Did Uber Squeeze Easy Taxi Out Of Africa?
Before Uber came to Africa there was Easy Taxi and it was doing well. At least that’s what their figures showed.
But at the beginning of this year word started circulating in Africa’s tech circles that the company, that started in Brazil in 2011, was about to exit the continent.
This was confirmed last week when its parent company, Africa Internet Group (AIG) — also the holding company for Jumia, Jovago and Kaymu –, announce that it would be winding up Easy Taxi’s operation in Africa to concentrate on its home markets in Latin America — where it already operates in 16 countries, Techpoint reported.
For many, this did not come as a surprise as the company had exited India in December 2014 and eventually the rest of Asia in January 2016.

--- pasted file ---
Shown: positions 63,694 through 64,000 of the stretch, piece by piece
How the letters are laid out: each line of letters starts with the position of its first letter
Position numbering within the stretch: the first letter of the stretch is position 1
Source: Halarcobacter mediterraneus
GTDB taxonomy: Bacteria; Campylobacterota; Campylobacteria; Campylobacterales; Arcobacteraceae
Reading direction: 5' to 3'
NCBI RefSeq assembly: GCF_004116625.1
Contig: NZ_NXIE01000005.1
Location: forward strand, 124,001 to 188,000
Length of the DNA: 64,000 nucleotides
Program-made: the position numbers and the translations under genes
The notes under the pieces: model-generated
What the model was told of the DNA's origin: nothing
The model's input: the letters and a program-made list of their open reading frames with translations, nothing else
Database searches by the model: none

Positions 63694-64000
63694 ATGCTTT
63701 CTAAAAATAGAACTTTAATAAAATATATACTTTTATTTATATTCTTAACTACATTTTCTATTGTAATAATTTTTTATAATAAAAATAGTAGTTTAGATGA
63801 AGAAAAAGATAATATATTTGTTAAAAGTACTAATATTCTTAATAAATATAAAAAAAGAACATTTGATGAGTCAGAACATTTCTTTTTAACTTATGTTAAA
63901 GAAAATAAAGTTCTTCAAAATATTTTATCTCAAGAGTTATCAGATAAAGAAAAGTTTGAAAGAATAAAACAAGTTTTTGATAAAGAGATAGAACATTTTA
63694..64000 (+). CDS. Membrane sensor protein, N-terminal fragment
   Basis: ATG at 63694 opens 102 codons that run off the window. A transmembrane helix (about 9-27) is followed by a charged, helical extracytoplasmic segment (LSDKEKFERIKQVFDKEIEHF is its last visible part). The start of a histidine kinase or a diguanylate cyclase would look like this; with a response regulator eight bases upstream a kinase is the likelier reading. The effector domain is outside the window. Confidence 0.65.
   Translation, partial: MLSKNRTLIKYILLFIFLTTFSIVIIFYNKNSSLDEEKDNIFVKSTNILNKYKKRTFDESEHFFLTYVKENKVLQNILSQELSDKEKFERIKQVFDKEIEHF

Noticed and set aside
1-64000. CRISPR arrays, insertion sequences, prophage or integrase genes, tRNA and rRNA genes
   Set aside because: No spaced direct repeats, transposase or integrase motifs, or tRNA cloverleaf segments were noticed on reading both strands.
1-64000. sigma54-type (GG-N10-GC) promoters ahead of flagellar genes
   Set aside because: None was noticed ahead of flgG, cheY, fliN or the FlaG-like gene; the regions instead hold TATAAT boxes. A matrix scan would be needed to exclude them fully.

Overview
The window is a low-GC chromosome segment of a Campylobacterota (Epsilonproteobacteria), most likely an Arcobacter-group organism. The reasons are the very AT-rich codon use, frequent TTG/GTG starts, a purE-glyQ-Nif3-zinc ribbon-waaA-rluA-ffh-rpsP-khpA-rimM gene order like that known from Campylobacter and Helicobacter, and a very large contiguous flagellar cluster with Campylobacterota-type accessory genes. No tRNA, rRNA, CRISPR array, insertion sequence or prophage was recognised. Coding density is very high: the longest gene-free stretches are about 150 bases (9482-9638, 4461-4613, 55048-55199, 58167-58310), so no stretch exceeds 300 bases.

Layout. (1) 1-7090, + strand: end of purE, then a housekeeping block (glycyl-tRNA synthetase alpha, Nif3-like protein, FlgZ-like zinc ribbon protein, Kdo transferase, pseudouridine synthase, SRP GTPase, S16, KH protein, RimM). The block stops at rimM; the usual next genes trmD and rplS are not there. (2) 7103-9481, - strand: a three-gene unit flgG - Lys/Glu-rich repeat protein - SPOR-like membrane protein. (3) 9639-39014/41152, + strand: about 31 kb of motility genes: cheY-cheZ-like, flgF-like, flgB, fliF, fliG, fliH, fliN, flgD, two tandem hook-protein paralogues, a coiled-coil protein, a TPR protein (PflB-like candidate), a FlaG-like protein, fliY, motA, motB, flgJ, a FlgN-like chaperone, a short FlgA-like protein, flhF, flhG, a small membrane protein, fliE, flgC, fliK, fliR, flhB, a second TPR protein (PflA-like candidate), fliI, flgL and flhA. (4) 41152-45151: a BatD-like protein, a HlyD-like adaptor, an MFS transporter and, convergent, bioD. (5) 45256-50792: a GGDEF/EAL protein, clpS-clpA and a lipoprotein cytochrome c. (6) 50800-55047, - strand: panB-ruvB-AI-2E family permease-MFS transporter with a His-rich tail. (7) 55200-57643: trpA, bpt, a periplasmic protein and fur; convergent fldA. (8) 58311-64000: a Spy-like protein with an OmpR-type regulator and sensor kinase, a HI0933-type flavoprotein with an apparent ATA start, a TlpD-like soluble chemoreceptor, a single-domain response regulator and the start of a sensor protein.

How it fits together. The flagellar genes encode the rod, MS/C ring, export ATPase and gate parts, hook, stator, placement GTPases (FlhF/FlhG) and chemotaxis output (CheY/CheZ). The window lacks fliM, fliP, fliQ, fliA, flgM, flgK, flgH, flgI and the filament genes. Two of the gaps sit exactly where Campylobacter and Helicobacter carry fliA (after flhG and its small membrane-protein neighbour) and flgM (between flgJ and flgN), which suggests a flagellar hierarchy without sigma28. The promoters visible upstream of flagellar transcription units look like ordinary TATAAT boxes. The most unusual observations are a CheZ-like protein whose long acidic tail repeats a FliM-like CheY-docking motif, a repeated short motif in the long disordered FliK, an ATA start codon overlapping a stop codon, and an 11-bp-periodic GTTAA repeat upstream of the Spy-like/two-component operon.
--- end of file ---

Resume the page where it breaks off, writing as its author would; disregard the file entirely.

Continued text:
When its Nigeria CEO, Bankole Cardoso, exited Easy Taxi earlier this year and its taxi hailing app became unresponsive in Kenya, the writing was on the wall and it was clear that the company would not last long in Africa.
Just like Uber, Easy Taxi connected drivers with passengers using a mobile app.
The startup boasts of over 1.5 million app downloads and more than 45,000 taxi drivers on its network, but it is not clear how much of these are in Africa.
Unlike it San Francisco-based rival, Easy Taxi has been rather quiet in the African continent and did little to fight the pompous entry of Uber in Africa. As Kenyan blogger Bankelele puts it, they were good at “flying under the radar”.
There were not even complains from traditional taxi driver about its operation on the continent. For Uber, on the other hand, there has been a vicious battle from other taxi drivers from all corners of the continent.
Could Uber’s aggressive marketing strategy and stronger financial backing have contributed to the Exit of Easy Taxi from Africa?